When you’re lost, make a U-turn

CityPress - - Business - Muzi Kuzwayo busi­ness@ city­press. co. za

My grand­mother and I al­ways fought about one thing. She thought I “loved the road too much”. Even be­fore pri­mary school, I would jump on to some­one’s cart and dis­ap­pear all day, sell­ing coal. I was too weak to carry a bag of coal, and I of­ten found the 5-litre bucket too heavy. So I would sit on that thing as the horses hauled it through­out the town­ship, shout­ing “Yho-ho-ho-yoyo!”

My boy­ish voice was too soft to be heard by any house­wife in the kitchen. The vetkoek and chips that the coal guys served on that cart were al­ways sump­tu­ous.

No one ever cared about wash­ing their hands. Hands with long nails that were closer to black than white were break­ing bread to­gether. Once in a while, some­one would com­plain about a smudge on the white bread.

The itch to leave has never left me. One day, when I had started work­ing, I bought a map, spot­ted the places I wanted to visit, bought an off-roader and hit the un­tarred road. I went south. I was told to al­ways go south – un­til I could go no fur­ther.

I went through Phutha­ditjhaba and dis­ap­peared into the moun­tains be­hind it. My goal was no more im­por­tant than to see the land, speak to the peo­ple, hear their dif­fer­ent ac­cents and try to un­der­stand their views. So I was more than gen­er­ous at of­fer­ing strangers lifts, be­cause I could chat to the lo­cals or fel­low trav­ellers. Some­times, po­lice of­fi­cers stopped me and told me to give some­one a lift. I didn’t ob­ject. I made room.

I trav­elled with a bag full of cam­eras, lenses and rolls of film that could get to the moon and wrap around it many times over. When I found my­self deep in the dig­i­tal age, I had no choice but to cry­op­re­serve my film in the fridge, where it fought for space with let­tuce and broc­coli. My cam­eras – ex­pen­sive pieces for their time – are slowly be­com­ing ob­so­lete as their bat­ter­ies are get­ting harder to find. Thank heav­ens for the cam­era phone – I cap­ture ev­ery­thing.

There is a wor­ry­ing trend that I see on the back roads. Farm­houses are be­com­ing emp­tier. De­serted, even. Town­ships are sprawl­ing and swelling with un­em­ployed and of­ten un­em­ploy­able young­sters. De­spair is grow­ing like weeds. Noth­ing is worse than see­ing an old per­son who has fin­ished ter­tiary education, but who has never had a job.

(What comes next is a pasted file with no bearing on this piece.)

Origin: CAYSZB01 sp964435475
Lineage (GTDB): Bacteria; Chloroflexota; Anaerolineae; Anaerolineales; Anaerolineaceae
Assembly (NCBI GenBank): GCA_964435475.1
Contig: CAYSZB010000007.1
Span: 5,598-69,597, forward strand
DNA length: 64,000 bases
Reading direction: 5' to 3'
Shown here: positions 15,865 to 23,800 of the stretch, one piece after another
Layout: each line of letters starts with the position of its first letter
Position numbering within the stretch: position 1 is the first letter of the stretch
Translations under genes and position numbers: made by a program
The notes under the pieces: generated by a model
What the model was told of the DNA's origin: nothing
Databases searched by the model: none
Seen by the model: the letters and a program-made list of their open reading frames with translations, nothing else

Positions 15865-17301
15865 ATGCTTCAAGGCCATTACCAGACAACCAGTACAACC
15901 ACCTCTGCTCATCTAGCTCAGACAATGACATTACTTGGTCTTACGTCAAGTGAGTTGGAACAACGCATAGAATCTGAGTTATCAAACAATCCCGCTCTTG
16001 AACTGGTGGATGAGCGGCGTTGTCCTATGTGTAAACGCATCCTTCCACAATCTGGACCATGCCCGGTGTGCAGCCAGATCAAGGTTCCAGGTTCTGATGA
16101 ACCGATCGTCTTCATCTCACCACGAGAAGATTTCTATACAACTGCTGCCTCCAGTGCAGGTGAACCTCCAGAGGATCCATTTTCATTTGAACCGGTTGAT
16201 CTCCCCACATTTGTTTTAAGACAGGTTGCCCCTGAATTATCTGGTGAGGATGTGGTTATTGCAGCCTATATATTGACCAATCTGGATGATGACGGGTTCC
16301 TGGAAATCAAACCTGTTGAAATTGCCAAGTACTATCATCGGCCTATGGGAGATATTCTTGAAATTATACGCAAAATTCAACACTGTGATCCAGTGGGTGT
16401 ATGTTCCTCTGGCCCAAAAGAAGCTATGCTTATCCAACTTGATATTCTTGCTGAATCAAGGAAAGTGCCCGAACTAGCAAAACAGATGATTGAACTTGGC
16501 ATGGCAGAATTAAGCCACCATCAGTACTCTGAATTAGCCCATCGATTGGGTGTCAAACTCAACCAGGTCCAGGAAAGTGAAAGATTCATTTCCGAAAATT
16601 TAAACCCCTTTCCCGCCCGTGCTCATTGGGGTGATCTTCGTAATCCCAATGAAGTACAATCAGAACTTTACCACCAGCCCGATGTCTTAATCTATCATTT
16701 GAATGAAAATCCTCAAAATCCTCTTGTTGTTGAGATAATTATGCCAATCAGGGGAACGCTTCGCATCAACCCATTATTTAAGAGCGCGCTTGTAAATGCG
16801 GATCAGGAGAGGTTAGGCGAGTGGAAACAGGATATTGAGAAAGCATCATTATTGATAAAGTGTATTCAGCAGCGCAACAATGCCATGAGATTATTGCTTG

We started well with our ju­ve­nile democ­racy. There is am­ple ev­i­dence to sup­port that view: schools; clin­ics; RDP houses. But they now look like ev­i­dence of an era gone by, when politi­cians and civil ser­vants were the ser­vants of the peo­ple.

Like the driver who is enchanted by the beau­ti­ful views and for­gets the treach­ery of the cliffs, we got dis­tracted by the prom­ise of cap­i­tal­ism, fol­lowed its mi­rage of end­less riches and we set up our camps on sand.

It is easy to get lost on the roads, even with the lat­est tech­nol­ogy, but when you re­alise that you are lost, make a U-turn.

As a coun­try, we need to do the same. We need a vi­sion­ary who loves the peo­ple and who can in­spire them to greater heights. It is when peo­ple are united in a vi­sion that is far up in the sky, seem­ingly unattain­able and yet grounded in hu­man­ity, that so­cial co­he­sion blos­soms and good things flow in our di­rec­tion. We raise crops and our chil­dren, and with that our liv­ing stan­dards – and the pes­simism of the dis­be­liev­ers is blown away.

This is not the time to throw in the towel, be­cause the jour­ney of our na­tion has just be­gun. The story is still to be told.

I know from the bends of Satan’s Nek that the road to the top is never easy. Mist, rain and snow of­ten con­spire against the trav­ellers. It is not the driver’s duty alone to get through to the other side safely, but the duty of the pas­sen­gers as well. We are all in this to­gether. Kuzwayo is the founder of Ig­ni­tive,

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